Astronauts on the International Space Station (ISS) are testing a new propulsion system ... inside the station. While this might seem like the height of recklessness, this particular system doesn't use rockets or propellants. Developed in the University of Maryland's Space Power and Propulsion Laboratory, this new electromagnetic propulsion technology called the Resonant Inductive Near-field Generation System (RINGS) uses magnetic fields to move spacecraft as a way to increase service life and make satellite formation flying more practical.

Formation flying is a new field in spaceflight that allows for tackling large jobs without large satellites. By having satellites flying in a coordinated pattern, they can be turned into sensor arrays in the same way as astronomers use separate of telescopes to create one gigantic scope. It’s a technique with a large potential, but suffers from the fact that it requires a lot of propellant to keep the satellites in position. This makes the spacecraft heavier and shortens their working life. The use of rockets also risks the danger of other craft in the formation getting caught in the backwash, and the flash and heat can blind instruments.

Electromagnetic formation flight (EMFF) gets around this propellant problem by turning the satellites in a formation into electromagnets. By using a combination of magnets and reaction wheels, spacecraft in formation can move and change their attitude and even spin without propellant. Satellites can change their polarity to attract or repel one another, turn, or shift their relative positions in any manner that doesn't require changing the center of gravity for the entire formation.

According to an MIT study [PDF], when EMFF is perfected, it will have a wide number of applications including interferometers, space telescopes where each satellite carries a section of mirror, generating artificial gravity, creating a magnet shield against solar radiation storms, and clearing space debris by using their spin to toss the debris into a safer trajectory. However, there is still a great deal of work to do because EMFF will need superconducting wires, high-velocity reaction wheels, cryogenic cooling, and other critical technologies to be developed before they become practical.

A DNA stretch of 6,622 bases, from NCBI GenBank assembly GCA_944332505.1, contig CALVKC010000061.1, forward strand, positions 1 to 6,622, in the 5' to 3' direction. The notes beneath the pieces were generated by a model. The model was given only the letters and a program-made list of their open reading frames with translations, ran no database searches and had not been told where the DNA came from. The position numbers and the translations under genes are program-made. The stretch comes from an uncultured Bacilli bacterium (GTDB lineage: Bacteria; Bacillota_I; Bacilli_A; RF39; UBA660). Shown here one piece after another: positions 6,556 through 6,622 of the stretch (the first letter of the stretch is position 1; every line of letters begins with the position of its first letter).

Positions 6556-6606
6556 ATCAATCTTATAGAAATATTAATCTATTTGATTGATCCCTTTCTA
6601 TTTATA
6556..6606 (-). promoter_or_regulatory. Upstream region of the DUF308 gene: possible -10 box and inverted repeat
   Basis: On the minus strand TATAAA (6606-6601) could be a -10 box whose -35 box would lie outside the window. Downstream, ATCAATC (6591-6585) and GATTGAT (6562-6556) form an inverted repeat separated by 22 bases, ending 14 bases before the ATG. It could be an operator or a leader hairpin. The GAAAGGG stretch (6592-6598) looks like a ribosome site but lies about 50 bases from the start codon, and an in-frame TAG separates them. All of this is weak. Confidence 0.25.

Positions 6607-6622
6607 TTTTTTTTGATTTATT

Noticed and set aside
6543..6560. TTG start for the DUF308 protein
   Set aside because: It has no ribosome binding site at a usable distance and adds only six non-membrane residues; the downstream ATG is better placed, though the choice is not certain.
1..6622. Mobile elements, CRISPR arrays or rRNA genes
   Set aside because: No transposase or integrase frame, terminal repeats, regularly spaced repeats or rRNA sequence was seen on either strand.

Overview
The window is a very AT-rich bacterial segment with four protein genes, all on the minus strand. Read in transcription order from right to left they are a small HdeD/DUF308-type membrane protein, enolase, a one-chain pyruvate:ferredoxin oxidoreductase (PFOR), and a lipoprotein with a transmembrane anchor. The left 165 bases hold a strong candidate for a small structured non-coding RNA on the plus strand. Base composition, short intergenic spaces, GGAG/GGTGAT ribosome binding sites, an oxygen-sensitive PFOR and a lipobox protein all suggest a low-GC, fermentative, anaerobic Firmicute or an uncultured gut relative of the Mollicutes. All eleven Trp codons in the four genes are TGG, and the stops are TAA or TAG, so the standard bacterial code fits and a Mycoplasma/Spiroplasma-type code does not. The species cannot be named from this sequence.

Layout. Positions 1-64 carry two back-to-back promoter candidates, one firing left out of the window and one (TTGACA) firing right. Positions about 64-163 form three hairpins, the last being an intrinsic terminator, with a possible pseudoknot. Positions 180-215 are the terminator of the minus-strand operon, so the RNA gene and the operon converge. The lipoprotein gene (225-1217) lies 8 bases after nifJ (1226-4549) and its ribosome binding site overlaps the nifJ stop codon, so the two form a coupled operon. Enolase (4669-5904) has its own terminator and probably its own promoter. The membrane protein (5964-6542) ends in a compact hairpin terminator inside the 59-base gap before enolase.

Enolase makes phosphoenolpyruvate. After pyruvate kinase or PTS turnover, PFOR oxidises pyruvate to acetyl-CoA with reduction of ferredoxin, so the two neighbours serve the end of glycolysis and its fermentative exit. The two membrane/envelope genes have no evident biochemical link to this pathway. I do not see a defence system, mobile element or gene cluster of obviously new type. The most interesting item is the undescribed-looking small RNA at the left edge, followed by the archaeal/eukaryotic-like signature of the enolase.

The University of Maryland's RINGS is one version of EMFF. It was developed by a team led by Associate Professor of Aerospace Engineering Ray Sedwick and the experimental prototype was sent to the ISS aboard the Japanese HTV-4 Cargo Ship on August 3. It consists of two separate units, each made of a polycarbonate ring containing a coil of aluminum wire, though in a practical version this would be a superconducting material. The magnetic fields are regulated by microcontrollers that allow the units to maneuver about one another.

The RINGS system has already undergone 2D bench tests and undergone freefall tests in a NASA plane flying a parabolic trajectory. The ISS experiments will allow the system to be tested for longer periods.

"While reduced gravity flights can only provide short, 15 – 20 second tests at a time, the cumulative test time over the four-day campaign provided extremely valuable data that will allow us to really get the most from the test sessions that we’ll have on the International Space Station," says Sedwick.

The ISS tests will see RINGS connected to a pair of SPHERE robots developed by MIT as a test bed for miniature satellite operations. Four test sessions are planned aboard the ISS and data collected will be transmitted back to Earth for analysis.

The tests will also allow the team to put a second technology called the wireless power transfer (WPT) through its paces. This will allow the units to be remotely recharged and in practice, it will make maintaining a satellite formation fleet easier.

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